Sleeping bag temperature rating: Look for a sleeping bag with a temperature rating appropriate for the conditions you'll be camping in. Sleeping bags are typically rated for their comfort level, which suggests the temperature at which a cold sleeper might feel comfortable, such as 3c or -18c. Be sure to consider the lowest temperature you may encounter on your trip. If you are planning multiple camping trips this year, you may need a couple of different sleeping bags. Being too hot can be as uncomfortable as being too cold.

Sleeping bag shape: Sleeping bags come in a variety of shapes, including mummy and rectangular. Mummy bags are more thermally efficient, but some find them restrictive, while rectangular ones offer more room to move your feet and roll over easier, but may not be as warm.

Sleep system considerations: The most basic form of sleep system is a roll-up camping mat. While they are lightweight and easily transportable when attached to a rucksack, they only provide basic insulation and protection. If you’re one of those lucky people who can catch 40 winks anywhere this may be enough, however most of us mortals will value some extra comfort.

Self inflating mats have revolutionised sleeping in the great outdoors. Combining the lightweightness and portability of basic mats, self inflating ones also fill with air, usually at the flick of a valve, to provide extra insulation from the ground, without the need for a pump. Such is the market you can now choose different widths and thickness (known as R value) depending on the type of terrain and weather. Thicker models offer more protection from the ground but are bulkier. Like sleeping bags, many models come with a stuff sack.

Air mattresses/beds usually offer more depth than a self inflating mat, therefore giving greater protection from the ground. However, they’re usually bulkier and require use of a pump which adds to your carry load. They can often deflate slightly in warm conditions, so you’ll likely need to top them up before sleeping, although some intelligent models have automatic sensors for this now.

Camp beds offer home from home comfort by mimicking a real bed. The structure usually folds out the legs meaning you’re not touching the ground at all. But they are heavy, bulky and still require an air mattress/bed on top for optimum comfort. They’re ideal for longer stays and caravan pitches.

Other gear to consider

If you’re planning to cook your own meals, you’ll need a range of equipment such as a camping stove. If you have an electric hookup you can enjoy using electric hot plates. Alternatively you can power them with gas. Look out for Vango’s Combi IR grills as they are more efficient and save gas output.

Vango Combi compact IR grill

Our thoughts on the Vango Combi IR Grill Compact

If you love cooking up your own meals while out camping then the Vango Combi IR Grill Compact would be perfect for you. It comes with two hobs for cooking and a grill for toasting and the whole unit is encased in a shell and a lid, folding away when not in use for easier portability and storage.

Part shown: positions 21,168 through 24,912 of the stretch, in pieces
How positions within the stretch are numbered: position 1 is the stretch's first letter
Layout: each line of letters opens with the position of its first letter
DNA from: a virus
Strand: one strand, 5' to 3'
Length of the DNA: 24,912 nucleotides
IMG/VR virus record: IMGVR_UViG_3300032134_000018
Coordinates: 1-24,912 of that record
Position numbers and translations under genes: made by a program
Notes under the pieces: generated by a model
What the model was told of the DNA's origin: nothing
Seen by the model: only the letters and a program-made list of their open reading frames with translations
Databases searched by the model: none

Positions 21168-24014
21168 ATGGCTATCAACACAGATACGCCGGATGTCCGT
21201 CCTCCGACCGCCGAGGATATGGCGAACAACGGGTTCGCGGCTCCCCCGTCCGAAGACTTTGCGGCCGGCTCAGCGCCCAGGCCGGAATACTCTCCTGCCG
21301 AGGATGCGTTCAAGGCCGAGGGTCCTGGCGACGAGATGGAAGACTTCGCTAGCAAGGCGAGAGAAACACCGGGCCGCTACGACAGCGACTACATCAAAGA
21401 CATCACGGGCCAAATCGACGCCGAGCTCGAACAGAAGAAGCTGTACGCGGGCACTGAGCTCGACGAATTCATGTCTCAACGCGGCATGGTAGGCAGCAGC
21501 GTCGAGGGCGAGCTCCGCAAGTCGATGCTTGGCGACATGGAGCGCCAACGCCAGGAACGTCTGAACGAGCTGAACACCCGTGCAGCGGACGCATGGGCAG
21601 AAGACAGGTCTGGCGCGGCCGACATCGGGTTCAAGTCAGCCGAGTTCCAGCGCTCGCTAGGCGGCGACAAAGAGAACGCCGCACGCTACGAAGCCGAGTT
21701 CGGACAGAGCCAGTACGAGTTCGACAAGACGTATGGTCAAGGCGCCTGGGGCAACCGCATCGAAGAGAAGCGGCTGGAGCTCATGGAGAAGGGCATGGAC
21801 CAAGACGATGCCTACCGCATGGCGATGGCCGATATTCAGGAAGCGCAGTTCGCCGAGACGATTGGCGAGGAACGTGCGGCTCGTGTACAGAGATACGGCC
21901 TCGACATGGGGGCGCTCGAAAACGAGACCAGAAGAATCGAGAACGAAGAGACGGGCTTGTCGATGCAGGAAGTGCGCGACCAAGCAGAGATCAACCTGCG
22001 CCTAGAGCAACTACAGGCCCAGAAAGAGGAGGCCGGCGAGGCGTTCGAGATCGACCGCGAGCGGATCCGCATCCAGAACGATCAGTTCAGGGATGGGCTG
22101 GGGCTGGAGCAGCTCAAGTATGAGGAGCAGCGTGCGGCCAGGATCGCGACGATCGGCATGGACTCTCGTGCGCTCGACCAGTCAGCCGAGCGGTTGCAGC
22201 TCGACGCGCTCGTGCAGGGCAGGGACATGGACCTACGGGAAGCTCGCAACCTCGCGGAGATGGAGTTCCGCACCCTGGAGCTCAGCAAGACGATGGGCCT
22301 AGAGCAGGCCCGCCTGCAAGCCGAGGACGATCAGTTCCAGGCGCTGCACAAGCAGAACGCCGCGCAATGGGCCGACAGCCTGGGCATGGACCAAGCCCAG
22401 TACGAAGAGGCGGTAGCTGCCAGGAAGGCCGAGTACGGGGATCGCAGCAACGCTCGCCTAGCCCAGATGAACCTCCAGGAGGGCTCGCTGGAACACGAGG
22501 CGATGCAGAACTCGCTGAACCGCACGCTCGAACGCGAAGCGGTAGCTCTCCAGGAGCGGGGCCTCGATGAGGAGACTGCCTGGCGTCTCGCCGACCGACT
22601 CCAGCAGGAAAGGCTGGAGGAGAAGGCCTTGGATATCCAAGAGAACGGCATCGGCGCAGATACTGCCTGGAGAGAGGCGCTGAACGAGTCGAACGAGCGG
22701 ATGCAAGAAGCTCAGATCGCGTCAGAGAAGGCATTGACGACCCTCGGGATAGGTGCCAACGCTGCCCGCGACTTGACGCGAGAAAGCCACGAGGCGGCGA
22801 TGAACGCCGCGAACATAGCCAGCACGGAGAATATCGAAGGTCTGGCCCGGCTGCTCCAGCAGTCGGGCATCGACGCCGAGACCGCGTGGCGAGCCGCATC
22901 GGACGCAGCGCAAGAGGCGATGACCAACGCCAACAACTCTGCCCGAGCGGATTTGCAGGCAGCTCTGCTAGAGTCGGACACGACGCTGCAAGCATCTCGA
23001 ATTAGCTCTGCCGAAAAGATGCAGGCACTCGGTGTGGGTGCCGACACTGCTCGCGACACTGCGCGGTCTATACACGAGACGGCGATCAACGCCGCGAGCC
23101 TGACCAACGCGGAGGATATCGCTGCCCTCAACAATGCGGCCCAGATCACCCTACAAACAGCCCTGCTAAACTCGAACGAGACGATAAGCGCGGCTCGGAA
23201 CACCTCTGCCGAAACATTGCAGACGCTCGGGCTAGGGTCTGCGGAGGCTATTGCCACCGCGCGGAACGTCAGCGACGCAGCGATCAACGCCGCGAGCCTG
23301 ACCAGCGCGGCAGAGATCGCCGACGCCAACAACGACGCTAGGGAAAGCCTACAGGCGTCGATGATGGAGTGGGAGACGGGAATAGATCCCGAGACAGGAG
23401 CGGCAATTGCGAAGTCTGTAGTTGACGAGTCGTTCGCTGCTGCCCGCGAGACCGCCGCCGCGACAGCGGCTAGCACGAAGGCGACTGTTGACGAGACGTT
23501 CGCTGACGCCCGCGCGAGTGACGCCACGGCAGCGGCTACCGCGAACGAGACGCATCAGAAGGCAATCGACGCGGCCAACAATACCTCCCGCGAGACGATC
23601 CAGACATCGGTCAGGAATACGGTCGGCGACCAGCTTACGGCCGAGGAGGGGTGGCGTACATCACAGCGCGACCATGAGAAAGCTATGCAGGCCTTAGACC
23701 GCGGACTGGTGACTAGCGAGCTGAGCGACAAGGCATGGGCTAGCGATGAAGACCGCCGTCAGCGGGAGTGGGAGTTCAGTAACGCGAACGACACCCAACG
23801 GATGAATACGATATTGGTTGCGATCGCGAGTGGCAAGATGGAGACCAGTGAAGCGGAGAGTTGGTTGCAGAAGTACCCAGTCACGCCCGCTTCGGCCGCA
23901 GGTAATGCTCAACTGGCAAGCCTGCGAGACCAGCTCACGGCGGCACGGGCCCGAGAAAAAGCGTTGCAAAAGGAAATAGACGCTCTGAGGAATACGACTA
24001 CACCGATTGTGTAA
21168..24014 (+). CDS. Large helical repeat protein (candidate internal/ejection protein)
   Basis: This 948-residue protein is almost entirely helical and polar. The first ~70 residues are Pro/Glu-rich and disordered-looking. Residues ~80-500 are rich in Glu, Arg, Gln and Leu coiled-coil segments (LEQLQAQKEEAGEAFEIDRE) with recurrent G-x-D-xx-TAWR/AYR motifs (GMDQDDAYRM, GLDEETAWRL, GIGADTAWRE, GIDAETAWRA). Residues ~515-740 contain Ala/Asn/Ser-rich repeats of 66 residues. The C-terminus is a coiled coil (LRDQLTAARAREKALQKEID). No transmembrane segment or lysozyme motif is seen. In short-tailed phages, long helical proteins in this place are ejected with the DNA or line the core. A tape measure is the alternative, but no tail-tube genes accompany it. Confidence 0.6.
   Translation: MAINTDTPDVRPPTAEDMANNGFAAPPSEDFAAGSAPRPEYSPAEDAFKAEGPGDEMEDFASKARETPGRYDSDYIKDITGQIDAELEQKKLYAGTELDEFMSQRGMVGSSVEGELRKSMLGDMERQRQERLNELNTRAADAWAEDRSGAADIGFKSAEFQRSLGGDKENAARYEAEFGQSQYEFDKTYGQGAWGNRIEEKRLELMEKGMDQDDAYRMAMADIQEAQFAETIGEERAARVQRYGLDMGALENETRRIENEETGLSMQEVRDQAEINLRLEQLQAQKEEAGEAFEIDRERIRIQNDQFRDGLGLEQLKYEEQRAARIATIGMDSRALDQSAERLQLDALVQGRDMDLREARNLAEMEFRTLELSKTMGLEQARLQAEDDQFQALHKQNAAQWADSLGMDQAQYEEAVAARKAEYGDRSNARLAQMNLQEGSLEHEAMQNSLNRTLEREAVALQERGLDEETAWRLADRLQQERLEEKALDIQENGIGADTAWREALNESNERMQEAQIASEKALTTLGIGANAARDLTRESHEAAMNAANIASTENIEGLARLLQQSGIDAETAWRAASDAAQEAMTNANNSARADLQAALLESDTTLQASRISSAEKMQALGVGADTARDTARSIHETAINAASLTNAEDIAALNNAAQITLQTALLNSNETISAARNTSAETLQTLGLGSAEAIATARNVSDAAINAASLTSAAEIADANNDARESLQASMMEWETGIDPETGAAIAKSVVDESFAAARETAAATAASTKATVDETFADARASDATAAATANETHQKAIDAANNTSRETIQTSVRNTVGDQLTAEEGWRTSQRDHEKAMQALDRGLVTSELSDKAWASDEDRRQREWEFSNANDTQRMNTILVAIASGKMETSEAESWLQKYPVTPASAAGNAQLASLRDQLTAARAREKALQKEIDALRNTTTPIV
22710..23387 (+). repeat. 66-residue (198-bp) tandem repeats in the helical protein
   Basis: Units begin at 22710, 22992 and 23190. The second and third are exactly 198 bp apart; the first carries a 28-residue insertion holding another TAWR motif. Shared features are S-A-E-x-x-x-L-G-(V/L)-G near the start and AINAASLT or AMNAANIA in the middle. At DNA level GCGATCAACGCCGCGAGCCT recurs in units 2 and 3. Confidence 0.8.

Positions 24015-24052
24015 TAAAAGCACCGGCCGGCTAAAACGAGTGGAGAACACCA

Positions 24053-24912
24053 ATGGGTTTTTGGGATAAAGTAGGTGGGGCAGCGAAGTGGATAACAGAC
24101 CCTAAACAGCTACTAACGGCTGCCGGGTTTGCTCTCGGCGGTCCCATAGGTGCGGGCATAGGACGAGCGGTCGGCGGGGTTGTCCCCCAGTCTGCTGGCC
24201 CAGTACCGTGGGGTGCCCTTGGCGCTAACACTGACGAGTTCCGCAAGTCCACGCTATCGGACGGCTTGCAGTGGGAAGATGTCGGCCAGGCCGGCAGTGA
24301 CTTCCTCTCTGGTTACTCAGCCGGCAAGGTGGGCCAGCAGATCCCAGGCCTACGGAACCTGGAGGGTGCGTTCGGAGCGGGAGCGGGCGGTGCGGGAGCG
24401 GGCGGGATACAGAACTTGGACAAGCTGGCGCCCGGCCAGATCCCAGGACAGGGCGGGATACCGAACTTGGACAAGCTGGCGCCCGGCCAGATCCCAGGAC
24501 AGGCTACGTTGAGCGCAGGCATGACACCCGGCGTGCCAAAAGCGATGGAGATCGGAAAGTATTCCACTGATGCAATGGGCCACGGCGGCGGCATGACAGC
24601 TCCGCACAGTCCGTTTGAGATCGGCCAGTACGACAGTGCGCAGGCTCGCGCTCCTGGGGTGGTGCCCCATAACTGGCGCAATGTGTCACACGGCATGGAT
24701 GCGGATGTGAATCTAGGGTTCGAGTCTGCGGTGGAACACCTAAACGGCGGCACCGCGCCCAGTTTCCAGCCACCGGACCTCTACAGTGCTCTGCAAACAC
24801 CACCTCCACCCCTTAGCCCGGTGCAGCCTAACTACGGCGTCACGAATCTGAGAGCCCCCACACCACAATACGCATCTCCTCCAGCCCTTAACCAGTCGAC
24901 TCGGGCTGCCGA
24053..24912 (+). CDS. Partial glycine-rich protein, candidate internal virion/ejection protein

Both the (1.4KW) burners have their own control valves which come with simmer-high settings. A stainless steel drip tray has been provided that collects any excess food grease or oil to avoid mess, and is also easy to remove for cleaning purposes.

Anti-slip feet on the unit ensure tat the grill in held in place on table top surfaces to prevent any accidents. We also liked the windshield with the lid locks that help reduce cooking times by shielding from the unti from draughts and wind.

Overall, well built and a compact cooker that would be ideal for campers.

Next, you’ll need some lighting in your tent - most tents have hooks so you can hang a torch or lantern. If you suffer from insect bites, bear in mind that light will attract them. Thankfully, Outdoor Revolution designed a lantern called Lumi Solar Mosi Killer that deters and kills biting insects so you can enjoy night time light without getting bitten. Some models are even solar charging, with the option to use USB instead if the sun isn’t strong enough.

Outdoor Revolution Lumi Solar Mosi Killer Lantern

Our thoughts ob the Lumi Solar Mosi Killer:

We recently used the Lumi Solar Mosi Killer on a glamping trip and found it to be a useful addition to our camping esesntials kit. Not only does it have a 3 level lighting mode (full/50%/20% light) but it also keeps away the midges and mosquitoes. It has an in-built, self cleaning function which we thought was a great idea.

The Lumi Solar Mosi Killer has 2 charging options - solar and USB charging with USB cable and is rainproof to IPX4, so you don't have to worry at all while using it outdoors in any weather.

If you plan to spend time around your tent, don’t forget camping chairs. There are lots of different models now, some with more padding and wider frames for larger people. And some have cool features like insulated cup holders to keep your coffee warm and beer cold. We even sell a heated chair, which when plugged into a power bank, offers different heat settings so you won’t feel the cold while relaxing at the campsite.